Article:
The narrator and protagonist of Francis King's [One and Only], Mervyn Frost, is sent the typescript of an old school friend's autobiography and finds, to his dismay, that an appalling episode in his own past—which led to his being institutionalized—is described there in full detail, with identities barely disguised. Bob, the friend, will not edit these revelations from his book until a certain price has been paid.
The novel alternates its account of the circumstances leading up to the past crime with Mervyn's reactions to having his sins raked up again. Three of his relationships are pivotal: those with each of his parents, and his one-sided love affair with Bob. All three are conveyed in some depth, with Mervyn's love for his father and lack of love for his mother being particularly clearly and plausibly delineated. His love and hatred for Bob, confused in his own...
(The entire section is 647 words.)
SOURCE: A review of Ash on an Old Man's Sleeve, in Times Literary Supplement, March 29, 1996, p. 22.
[In the following review of Ash on an Old Man's Sleeve, Godfrey-Faussett objects to the novel's “confessional style” and to its forced imagery.]
With [Ash on an Old Man's Sleeve] Francis King juggles the epithets in the aphorism attributed to William Lecky that “sensuality is the vice of young men and old nations.” The “ash” of the title doesn't only get on the narrator's sleeve but also up his nose, as a brief encounter with cocaine launches his Cuban holiday in a way he never expected. He writes: “my head, so far from resembling some sealed, over-crowded storeroom, was now a vast, open arena, full of light and air.” When he reports a failed bag-snatch by a small boy, he meets Eneas, a handsome young police officer. The book is a recollected account of Elliot Baker's inner life, as homosexual infatuation, culture shock and drugs rearrange his sixty-nine-year-old public-school self-image.
The story derives much of its impetus from Baker's acute awareness in Havana of his isolated but privileged position; not solely because of his white skin and hard currency but also because of Eneas's companionship and the insight it affords him into officialdom under Castro. A retired civil servant himself, he avoids mentioning in the police station that he writes...
(The entire section is 588 words.)
SOURCE: “Love in a Hot Climate,” in Spectator, March 30, 1996, p. 29.
[In the following review of Ash on an Old Man's Sleeve, Scammell praises the novel's treatment of sexuality.]
[In Francis King’s novel, Ash on an Old Man’s Sleeve,] Elliott Baker arrives in the ‘hot, dark, mysterious’ city of Havana, a valetudinarian of fixed habits and declining powers, more accustomed to watching his step for cracked paving-stones than sniffing ‘that strange fermentation of the air’ which greets his traveller's enquiring nose. ‘You want a good time?’ he is asked on his first morning by a couple of prostitutes. ‘Of course I wanted a good time. Who doesn't want a good time? But I didn't want a good time with either of them’.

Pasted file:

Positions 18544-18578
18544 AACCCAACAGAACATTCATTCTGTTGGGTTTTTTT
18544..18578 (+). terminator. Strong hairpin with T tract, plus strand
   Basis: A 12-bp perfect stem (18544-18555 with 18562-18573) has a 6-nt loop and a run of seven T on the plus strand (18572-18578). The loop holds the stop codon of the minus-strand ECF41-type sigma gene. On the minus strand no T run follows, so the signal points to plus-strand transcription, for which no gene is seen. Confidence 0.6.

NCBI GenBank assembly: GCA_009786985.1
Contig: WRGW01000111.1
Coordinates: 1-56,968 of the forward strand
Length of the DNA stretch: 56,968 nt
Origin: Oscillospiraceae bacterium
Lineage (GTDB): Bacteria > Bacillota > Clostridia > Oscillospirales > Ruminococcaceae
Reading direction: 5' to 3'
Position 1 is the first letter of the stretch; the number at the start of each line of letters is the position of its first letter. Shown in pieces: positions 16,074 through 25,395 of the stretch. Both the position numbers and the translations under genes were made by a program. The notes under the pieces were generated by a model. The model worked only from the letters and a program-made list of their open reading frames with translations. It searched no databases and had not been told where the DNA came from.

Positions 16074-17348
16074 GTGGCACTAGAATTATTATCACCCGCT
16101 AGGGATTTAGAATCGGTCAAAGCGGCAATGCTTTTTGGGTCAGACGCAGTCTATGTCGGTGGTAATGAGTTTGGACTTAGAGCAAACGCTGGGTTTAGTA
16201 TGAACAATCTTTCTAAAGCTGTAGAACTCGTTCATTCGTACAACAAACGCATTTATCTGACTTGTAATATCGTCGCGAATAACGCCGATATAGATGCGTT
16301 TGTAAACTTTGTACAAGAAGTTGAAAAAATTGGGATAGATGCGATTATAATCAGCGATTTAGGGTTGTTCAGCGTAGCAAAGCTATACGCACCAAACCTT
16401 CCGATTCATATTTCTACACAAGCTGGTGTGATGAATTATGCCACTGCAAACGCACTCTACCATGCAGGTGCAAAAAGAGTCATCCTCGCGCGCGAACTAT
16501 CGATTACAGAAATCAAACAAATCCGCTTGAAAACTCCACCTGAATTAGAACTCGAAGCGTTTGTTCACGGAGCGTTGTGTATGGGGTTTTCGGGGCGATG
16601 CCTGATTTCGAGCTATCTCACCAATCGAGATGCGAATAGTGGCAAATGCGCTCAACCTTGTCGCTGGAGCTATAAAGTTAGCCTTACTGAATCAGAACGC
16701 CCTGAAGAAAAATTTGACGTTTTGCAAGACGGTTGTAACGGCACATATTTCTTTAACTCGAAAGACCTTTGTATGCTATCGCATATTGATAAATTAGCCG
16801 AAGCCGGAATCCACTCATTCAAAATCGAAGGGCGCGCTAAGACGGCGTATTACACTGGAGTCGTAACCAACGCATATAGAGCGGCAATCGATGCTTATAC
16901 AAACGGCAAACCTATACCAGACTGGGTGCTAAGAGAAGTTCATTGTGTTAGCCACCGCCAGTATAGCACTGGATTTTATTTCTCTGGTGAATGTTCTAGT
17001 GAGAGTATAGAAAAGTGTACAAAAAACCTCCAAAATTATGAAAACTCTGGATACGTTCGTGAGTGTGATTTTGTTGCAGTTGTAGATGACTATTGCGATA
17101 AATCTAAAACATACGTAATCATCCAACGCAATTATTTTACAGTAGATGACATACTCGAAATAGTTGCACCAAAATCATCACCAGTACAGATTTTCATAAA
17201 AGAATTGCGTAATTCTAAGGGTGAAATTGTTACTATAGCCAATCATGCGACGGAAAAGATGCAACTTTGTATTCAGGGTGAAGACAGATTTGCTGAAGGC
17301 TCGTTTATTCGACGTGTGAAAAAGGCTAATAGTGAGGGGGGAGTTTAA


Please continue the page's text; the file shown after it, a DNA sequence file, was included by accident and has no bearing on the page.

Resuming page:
To his own amazement this ex-civil servant and part-time biographer finds himself accepting another offer soon after, and happily snorting cocaine in the back of an old American car. After a short sleep at the hotel he wakes up feeling only 50 instead of 69, and ready for anything. When his carrier bag is snatched by a young boy he is able to give chase, and when later he meets Eneas De León, the ‘extraordinarily beautiful young man’ who is the police officer assigned to the case, he responds by striking up a friendship and ultimately falling in love with him.
Eneas, a body-builder and ex-stevedore, turns out to be the...
(The entire section is 908 words.)
SOURCE: “People of a Certain Age,” in Times Literary Supplement, December 6, 1996, p. 22.
[In the following review of A Hand at the Shutter, Smith comments on King's “sly” storytelling and on the brave female characters found in this collection of stories.]
A Hand at the Shutter brings together sixteen of Francis King's stories, half of them already published in journals and anthologies, written over a period of thirteen years. Elegant, well-bred stories, ranging in location from Maida Vale to Slovenia, Buenos Aires to Japan, they form a varied, subtly challenging collection which confirms the author's creative longevity. King focuses on characters of a certain age and class and places them in circumstances fraught with emotional significance. Thus, “Sukie” ends with an elderly visiting lecturer, desperate to believe in the tears of the prostitute he has rejected—“That could not be acting, could not!” Elsewhere, obsession, loneliness and frustration provide the themes for some sharply observed portraits.